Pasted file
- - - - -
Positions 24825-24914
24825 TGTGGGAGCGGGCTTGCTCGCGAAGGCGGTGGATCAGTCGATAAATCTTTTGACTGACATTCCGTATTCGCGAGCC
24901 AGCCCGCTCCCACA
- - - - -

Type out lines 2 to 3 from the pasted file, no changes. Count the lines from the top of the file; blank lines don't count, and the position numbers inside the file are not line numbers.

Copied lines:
24825 TGTGGGAGCGGGCTTGCTCGCGAAGGCGGTGGATCAGTCGATAAATCTTTTGACTGACATTCCGTATTCGCGAGCC
24901 AGCCCGCTCCCACA